Christine Johnson’s guide for a week in Japan
[We interviewed newest Morro Bay City Councilwoman for our SLO Locals Blog. This is an "extra" from the interview - Christine discussing her recommendations for a week in Japan. For the full interview, click HERE].
Start in Tokyo and take the Shinkansen Bullet Train from Tokyo to Kyoto to Hiroshima. (I flew back to Seoul via Fukuoka.) We traveled without renting a car and it was a breeze to use the taxis/trains/subways even with luggage on wheels as the Japanese have anticipated people traveling with stuff.
Tokyo is a world-class city, great museums, packed with people, and incredible ingenuity to manage all those people. Get up early to be at the Tsukiji Fish Market by 6am and have sushi for breakfast after wandering through the market. You can walk around and around for hours in Tokyo taking in the sights, window-shopping, picking up street food—and that’s an inexpensive way to see the city because Tokyo is wildly expensive. On the way out of Tokyo to Kyoto, you might see Mt. Fuji from the train if it’s a clear day.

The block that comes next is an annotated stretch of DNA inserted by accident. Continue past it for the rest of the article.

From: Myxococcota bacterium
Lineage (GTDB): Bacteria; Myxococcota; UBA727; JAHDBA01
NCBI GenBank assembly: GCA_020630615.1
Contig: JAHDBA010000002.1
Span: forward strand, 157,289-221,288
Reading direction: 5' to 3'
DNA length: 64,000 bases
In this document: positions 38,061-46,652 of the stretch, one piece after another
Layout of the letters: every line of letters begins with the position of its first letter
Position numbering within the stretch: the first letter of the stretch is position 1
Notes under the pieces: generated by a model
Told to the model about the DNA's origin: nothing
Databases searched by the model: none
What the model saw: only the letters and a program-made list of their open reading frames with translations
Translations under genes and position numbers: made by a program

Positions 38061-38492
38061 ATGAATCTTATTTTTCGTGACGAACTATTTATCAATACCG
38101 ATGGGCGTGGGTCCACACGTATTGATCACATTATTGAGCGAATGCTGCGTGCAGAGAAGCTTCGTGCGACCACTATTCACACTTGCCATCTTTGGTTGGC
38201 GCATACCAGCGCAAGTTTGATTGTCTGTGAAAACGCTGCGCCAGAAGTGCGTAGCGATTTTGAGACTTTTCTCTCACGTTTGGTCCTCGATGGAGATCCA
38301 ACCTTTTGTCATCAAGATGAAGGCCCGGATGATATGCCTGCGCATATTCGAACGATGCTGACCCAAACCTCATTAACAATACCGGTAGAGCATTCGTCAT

Kyoto’s famous Philosophers Walk connects several ancient temples and is not to be missed as it’s an extraordinary experience. Nanzen-Ji Buddhist Temple was my favorite. And, again, a free (or donation suggested) activity. Stay in a ryokan where you sleep on a futon on the floor and there is no western style furniture. Kyoto is endlessly interesting.
As an American our last stop on the tour, Hiroshima, was unforgettable. You may be the only non-Japanese in the Hiroshima Peace Memorial Museum when you visit. We were. The overriding message from the museum is the hope that peace will prevail in the future. I found myself wishing for the same. Hiroshima is a lovely city and extremely livable. There is a special savory pancake unique to the region that you have to try called a okonomiyaki.
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